No. 1: In June 1981, while attending a show by Black Flag (his favorite band) in New York City, Henry Garfield -- a 20-year-old Washington, D.C., Häagen-Dazs store manager -- is invited onstage by singer Dez Cadena to sing "Clocked In." The very next day, he's asked to join the group.
No 2: Later that summer, Garfield takes the surname "Rollins" in honor of Republican strategist Ed Rollins, whose face he gets tattooed on his back.
No 3: Rollins begins keeping a detailed journal of his life on the road with Black Flag, which eventually becomes the basis for his 1994 book and spoken-word album, Get in the Van (which wins a Grammy).
No 4: In October 1985, while touring the Midwest with Black Flag, Rollins pens his first poem, "I Love You, Little Pony." It becomes the title of his first of many books of poetry.
No. 5: Several months after Black Flag breaks up, Rollins travels to England to record his first solo album, Hot Animal Machine.
No. 6: The album is a critical and popular success.
No. 7: Rollins and his new bandmates, under the pseudonym Henrietta Collins & the Wifebeating Childhaters, release an EP titled Drive By Shooting. It features a parody of Queen's "We Will Rock You" called "I Have Come to Kill You."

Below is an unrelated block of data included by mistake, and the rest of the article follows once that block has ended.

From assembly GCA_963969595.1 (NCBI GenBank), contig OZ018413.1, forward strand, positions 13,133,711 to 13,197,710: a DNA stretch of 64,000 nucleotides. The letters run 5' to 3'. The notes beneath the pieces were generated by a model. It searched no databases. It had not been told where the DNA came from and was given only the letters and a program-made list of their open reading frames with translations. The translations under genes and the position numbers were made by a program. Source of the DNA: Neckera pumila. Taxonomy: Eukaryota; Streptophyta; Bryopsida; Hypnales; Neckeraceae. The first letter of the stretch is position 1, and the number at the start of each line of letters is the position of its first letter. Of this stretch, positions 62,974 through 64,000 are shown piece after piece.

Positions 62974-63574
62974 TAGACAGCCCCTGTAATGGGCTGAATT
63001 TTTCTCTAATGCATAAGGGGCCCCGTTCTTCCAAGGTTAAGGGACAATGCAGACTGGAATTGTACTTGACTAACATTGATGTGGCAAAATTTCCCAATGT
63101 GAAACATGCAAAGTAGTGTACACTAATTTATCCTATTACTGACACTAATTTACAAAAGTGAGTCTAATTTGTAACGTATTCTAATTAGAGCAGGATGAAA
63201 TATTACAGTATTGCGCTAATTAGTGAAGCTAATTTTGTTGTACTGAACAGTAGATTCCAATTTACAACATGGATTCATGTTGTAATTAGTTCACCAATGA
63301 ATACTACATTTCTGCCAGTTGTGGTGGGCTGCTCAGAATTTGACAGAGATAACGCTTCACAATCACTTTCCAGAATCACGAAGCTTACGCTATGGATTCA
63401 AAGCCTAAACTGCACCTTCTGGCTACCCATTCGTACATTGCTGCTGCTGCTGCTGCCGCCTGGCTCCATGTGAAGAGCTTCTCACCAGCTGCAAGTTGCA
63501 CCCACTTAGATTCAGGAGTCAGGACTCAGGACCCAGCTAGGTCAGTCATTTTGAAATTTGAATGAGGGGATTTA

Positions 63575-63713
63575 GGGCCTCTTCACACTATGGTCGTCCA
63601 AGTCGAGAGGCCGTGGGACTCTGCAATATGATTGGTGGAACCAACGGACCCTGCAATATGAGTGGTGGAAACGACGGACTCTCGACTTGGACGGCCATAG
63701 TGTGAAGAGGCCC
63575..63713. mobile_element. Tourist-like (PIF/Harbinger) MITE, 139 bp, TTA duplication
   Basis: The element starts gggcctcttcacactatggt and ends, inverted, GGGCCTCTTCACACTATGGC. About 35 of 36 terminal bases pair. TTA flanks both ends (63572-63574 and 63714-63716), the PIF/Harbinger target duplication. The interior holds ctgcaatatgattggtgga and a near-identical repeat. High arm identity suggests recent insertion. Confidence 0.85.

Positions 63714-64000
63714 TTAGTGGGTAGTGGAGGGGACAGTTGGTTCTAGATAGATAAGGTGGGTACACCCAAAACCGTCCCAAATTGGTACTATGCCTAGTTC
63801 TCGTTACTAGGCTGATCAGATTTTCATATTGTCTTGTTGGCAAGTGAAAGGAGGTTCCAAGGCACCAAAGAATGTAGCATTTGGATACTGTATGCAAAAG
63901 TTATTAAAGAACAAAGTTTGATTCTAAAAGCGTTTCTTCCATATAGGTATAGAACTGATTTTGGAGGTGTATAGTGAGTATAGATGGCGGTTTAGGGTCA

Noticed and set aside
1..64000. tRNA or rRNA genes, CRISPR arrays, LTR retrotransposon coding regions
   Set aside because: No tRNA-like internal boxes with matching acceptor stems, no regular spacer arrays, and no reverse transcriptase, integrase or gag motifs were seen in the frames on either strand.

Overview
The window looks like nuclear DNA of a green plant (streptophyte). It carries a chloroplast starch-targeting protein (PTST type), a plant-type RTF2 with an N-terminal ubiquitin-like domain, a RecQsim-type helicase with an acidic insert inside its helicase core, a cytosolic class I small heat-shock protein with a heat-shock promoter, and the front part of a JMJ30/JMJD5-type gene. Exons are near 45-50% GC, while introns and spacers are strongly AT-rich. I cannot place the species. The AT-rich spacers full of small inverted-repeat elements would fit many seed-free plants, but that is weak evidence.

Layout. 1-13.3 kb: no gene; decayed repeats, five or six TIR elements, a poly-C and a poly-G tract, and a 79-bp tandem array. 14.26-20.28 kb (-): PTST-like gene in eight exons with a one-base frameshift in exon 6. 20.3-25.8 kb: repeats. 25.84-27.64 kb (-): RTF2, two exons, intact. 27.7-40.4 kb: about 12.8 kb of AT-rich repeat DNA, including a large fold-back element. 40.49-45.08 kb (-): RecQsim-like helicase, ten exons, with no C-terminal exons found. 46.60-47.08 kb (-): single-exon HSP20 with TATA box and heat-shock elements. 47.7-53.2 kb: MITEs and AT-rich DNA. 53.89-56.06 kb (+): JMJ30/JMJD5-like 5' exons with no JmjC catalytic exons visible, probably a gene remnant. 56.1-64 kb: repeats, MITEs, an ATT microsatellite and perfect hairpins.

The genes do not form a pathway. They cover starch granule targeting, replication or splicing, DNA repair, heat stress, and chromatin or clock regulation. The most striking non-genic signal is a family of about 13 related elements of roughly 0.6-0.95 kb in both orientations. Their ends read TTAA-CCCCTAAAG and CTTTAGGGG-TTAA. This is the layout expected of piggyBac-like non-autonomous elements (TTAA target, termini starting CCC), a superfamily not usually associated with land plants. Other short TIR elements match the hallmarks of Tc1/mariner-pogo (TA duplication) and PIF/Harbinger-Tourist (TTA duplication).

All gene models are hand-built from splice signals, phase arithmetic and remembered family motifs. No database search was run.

No. 8: In January 1990, MTV helps make Rollins a household name when it signs him up to guest-host the game show Remote Control.
No. 9: February 1994. Eager to segue into an acting career but wary of exploiting his trademark vein-popping intensity, Rollins auditions for and wins his first big-screen role -- as a demure English tree surgeon in the holiday family movie Little Women.
No. 10: December 1998. Rollins -- along with Dweezil, Ahmet, and Moon Unit Zappa -- appears in the Michael Keaton holiday family movie Jack Frost.
1T, 2F, 3T, 4F, 5T, 6F, 7T, 8F, 9F, 10 true!!!